OBJECTIVE

Though stereotactic radiosurgery (SRS) is an established safe treatment for small- and medium-sized vestibular schwannomas (VSs), its role in the management of Koos grade IV VS is still unclear. In this retrospective multicenter study, the authors evaluated tumor control and the patient outcomes of primary, single-session SRS treatment for Koos grade IV VS.

METHODS

This study included patients treated with primary, single-session SRS for Koos grade IV VS at 10 participating centers. Only those patients presenting with non–life-threatening or incapacitating symptoms and at least 12 months of clinical and neuroimaging follow-up were eligible for inclusion. Relevant data were collected, and the Kaplan-Meier method was used to perform time-dependent analysis for post-SRS tumor control, hearing preservation, and facial nerve function preservation. Univariate and multivariate analyses were performed for outcome measures using Cox regression analysis.

RESULTS

Six hundred twenty-seven patients (344 females, median patient age 54 [IQR 22] years) treated with primary SRS were included in this study. The median tumor volume was 8.7 (IQR 5) cm3. Before SRS, serviceable hearing, facial nerve weakness (House-Brackmann grade > I), and trigeminal neuropathy were present in 205 (33%), 48 (7.7%), and 203 (32.4%) patients, respectively. The median prescription dose was 12 (IQR 1) Gy. At a median radiological follow-up of 38 (IQR 54) months, tumor control was achieved in 94.1% of patients. Early tumor expansion occurred in 67 (10.7%) patients and was associated with a loss of tumor control at the last follow-up (p = 0.001). Serviceable hearing preservation rates at the 5- and 10-year follow-ups were 65% and 44.6%, respectively. Gardner-Robertson class > 1 (p = 0.003) and cochlear dose ≥ 4 Gy (p = 0.02) were risk factors for hearing loss. Facial nerve function deterioration occurred in 19 (3.0%) patients at the last follow-up and was associated with margin doses ≥ 13 Gy (p = 0.03) and early tumor expansion (p = 0.04). Post-SRS, 33 patients developed hydrocephalus requiring shunting. Adverse radiation effects occurred in 92 patients and were managed medically or surgically in 34 and 18 cases, respectively.

CONCLUSIONS

SRS is a safe and effective method of obtaining tumor control in patients with Koos grade IV VS presenting with non–life-threatening or debilitating symptoms, especially those with surgical comorbidities that contraindicate resection. To decrease the incidence of post-SRS facial palsy, a prescription dose < 13 Gy is recommended.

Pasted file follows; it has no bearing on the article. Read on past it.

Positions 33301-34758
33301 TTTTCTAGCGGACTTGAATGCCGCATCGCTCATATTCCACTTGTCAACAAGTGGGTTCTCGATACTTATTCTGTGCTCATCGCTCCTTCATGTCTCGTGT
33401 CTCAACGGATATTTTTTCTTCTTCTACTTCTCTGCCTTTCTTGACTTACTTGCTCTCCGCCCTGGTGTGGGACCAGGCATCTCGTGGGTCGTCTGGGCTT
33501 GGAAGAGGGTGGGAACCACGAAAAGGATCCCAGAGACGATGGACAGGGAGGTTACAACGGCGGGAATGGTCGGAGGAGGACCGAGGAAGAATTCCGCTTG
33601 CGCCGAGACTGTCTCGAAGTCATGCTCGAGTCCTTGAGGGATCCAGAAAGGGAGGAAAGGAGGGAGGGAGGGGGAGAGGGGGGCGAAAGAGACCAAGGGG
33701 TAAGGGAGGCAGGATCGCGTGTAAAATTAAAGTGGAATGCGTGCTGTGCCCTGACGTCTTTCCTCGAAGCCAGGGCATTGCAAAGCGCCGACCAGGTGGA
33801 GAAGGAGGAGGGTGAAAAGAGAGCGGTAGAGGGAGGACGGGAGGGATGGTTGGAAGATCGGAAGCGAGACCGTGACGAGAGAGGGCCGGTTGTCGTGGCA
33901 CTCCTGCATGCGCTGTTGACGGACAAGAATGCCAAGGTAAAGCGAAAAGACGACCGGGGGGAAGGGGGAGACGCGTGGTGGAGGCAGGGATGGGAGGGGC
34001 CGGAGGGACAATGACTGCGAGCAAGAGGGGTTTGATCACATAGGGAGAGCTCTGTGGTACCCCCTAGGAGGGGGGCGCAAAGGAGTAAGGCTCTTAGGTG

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Shervin R. Dashti, Robert J. Kadner, Bradley S. Folley, Jason P. Sheehan, Dong Y. Han, Richard J. Kryscio, Mary B. Carter, Lisa B. E. Shields, Brian M. Plato, Renato V. La Rocca, Aaron C. Spalding, Tom L. Yao, and Justin F. Fraser

OBJECTIVE

There is an unmet need for safe and rapidly effective therapies for refractory brain radiation necrosis (RN). The aim of this prospective single-arm phase II trial was to evaluate the safety and efficacy of a single low-dose targeted bevacizumab infusion after blood-brain barrier disruption (BBBD) in adult patients with steroid-refractory brain RN.

METHODS

Ten adults with steroid-refractory, imaging-confirmed brain RN were enrolled between November 2016 and January 2018 and followed for 12 months after treatment. Bevacizumab 2.5 mg/kg was administered as a one-time targeted intra-arterial infusion immediately after BBBD. Primary outcomes included safety and > 25% decrease in lesion volume. Images were analyzed by a board-certified neuroradiologist blinded to pretrial diagnosis and treatment status. Secondary outcomes included changes in headache, steroid use, and functional status and absence of neurocognitive sequelae. Comparisons were analyzed using the Fisher exact test, Mann-Whitney U-test, linear mixed models, Wilcoxon signed-rank test, and repeated-measures 1-way ANOVA.

RESULTS

Ten adults (mean ± SD [range] age 35 ± 15 [22–62] years) participated in this study. No patients died or exhibited serious adverse effects of systemic bevacizumab. At 3 months, 80% (95% CI 44%–98%) and 90% (95% CI 56%–100%) of patients demonstrated > 25% decrease in RN and vasogenic edema volume, respectively. At 12 months, RN volume decreased by 74% (median [range] 76% [53%–96%], p = 0.012), edema volume decreased by 50% (median [range] 70% [−11% to 83%], p = 0.086), and headache decreased by 84% (median [range] 92% [58%–100%], p = 0.022) among the 8 patients without RN recurrence. Only 1 (10%) patient was steroid dependent at the end of the trial. Scores on 12 of 16 (75%) neurocognitive indices increased, thereby supporting a pattern of cerebral white matter recovery. Two (20%) patients exhibited RN recurrence that required further treatment at 10 and 11 months, respectively, after bevacizumab infusion.

CONCLUSIONS